o 131,072 antennas in Western Australia
  • 710 PB of science data delivered to science users per year when fully operational
  • 7 founding Members of the SKA Observatory, including Australia, China, Italy, the Netherlands, Portugal, South Africa and the United Kingdom
  • 9 further countries currently observers in the SKAO Council, including those that took part in the design phase of the SKA telescopes (Canada, France, Germany, India, Spain, Sweden, and Switzerland), and other more recent joiners such as Japan and South Korea
  • 500 engineers from 100 institutions across 20 countries involved in the design of the SKA telescopes
  • More than 1,000 scientists from 40 countries involved in the development of the science case for the SKA telescopes
  • Construction phase: 2021-2029
  • Start of construction activities: 1 July 2021
  • Start of Observatory and Science commissioning: 2024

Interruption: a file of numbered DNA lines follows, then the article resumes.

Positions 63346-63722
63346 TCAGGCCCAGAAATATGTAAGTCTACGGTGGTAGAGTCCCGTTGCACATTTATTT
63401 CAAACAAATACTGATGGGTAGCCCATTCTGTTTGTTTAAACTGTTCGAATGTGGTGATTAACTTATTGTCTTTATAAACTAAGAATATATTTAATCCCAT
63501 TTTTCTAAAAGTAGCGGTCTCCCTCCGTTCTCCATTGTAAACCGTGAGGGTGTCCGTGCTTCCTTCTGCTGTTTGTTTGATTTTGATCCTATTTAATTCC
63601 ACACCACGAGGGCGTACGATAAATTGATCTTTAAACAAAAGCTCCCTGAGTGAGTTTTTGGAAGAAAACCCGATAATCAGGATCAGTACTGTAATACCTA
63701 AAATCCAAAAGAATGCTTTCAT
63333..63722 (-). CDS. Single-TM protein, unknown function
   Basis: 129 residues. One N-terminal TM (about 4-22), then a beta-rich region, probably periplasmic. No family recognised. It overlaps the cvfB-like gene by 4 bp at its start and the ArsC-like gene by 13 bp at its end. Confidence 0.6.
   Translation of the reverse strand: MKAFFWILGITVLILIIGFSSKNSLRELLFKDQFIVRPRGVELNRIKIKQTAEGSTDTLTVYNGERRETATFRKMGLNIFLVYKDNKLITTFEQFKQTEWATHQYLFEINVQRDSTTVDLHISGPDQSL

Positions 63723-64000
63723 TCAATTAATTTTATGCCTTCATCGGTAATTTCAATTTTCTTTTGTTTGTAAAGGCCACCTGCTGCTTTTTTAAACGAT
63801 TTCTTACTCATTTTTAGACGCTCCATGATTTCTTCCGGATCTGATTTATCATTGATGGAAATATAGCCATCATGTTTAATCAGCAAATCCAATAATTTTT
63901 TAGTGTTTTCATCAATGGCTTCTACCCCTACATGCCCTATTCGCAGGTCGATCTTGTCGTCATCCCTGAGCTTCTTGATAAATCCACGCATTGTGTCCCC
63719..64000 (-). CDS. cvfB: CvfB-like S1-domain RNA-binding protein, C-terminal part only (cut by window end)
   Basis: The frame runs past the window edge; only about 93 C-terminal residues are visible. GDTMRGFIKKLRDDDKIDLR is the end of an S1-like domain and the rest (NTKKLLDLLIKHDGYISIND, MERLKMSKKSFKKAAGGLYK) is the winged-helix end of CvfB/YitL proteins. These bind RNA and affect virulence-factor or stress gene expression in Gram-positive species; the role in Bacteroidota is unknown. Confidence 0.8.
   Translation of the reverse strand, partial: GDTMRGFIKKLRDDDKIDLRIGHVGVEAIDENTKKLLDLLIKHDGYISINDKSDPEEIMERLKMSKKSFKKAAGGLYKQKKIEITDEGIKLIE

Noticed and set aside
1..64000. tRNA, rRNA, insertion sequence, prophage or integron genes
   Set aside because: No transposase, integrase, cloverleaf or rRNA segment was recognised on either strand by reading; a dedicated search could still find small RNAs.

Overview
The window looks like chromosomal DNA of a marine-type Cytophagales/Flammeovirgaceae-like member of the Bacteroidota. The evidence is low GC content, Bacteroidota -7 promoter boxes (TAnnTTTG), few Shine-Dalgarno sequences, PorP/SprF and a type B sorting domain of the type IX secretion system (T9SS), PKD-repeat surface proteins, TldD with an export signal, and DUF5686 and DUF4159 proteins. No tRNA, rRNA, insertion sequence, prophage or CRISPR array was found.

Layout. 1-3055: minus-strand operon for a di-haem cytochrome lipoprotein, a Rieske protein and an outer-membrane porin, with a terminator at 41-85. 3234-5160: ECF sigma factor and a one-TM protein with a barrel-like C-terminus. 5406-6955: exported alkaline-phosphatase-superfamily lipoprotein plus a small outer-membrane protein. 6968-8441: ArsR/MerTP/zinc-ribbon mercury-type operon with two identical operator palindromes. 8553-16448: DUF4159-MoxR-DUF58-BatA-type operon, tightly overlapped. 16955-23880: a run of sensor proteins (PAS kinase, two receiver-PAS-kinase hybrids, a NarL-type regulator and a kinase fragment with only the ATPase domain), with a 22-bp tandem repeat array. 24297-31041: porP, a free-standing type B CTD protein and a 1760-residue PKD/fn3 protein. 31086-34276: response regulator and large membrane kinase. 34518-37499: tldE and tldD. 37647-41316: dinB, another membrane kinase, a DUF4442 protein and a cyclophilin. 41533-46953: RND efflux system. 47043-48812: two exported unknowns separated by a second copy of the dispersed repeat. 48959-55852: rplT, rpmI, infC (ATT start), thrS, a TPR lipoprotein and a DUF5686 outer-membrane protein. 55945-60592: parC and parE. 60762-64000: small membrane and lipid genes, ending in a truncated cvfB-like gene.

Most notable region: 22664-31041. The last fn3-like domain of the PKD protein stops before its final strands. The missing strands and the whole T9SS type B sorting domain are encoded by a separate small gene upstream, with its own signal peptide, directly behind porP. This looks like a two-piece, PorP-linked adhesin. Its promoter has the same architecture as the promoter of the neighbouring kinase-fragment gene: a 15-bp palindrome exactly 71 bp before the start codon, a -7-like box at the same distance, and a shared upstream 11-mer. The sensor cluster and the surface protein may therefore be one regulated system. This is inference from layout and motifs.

• 50+ years of transformational science

There has already been significant engagement between the SKAO’s local partners, the South African Radio Astronomy Observatory (SARAO) and Australia’s Commonwealth Scientific and Industrial Research Organisation (CSIRO), and local communities in preparation for the start of construction.

Memorandums of understanding with Agri-SA and SAN Council of South Africa

In South Africa, SARAO has a memorandum of understanding with Agri-SA, many of whose members own farms which share boundaries with the MeerKAT radio telescope core or will host antennas part of the SKA-Mid telescope in the three spiral arms.

The SKAO says it recognises and acknowledges the Indigenous peoples and cultures that have traditionally lived on the lands on which the SKAO facilities are located.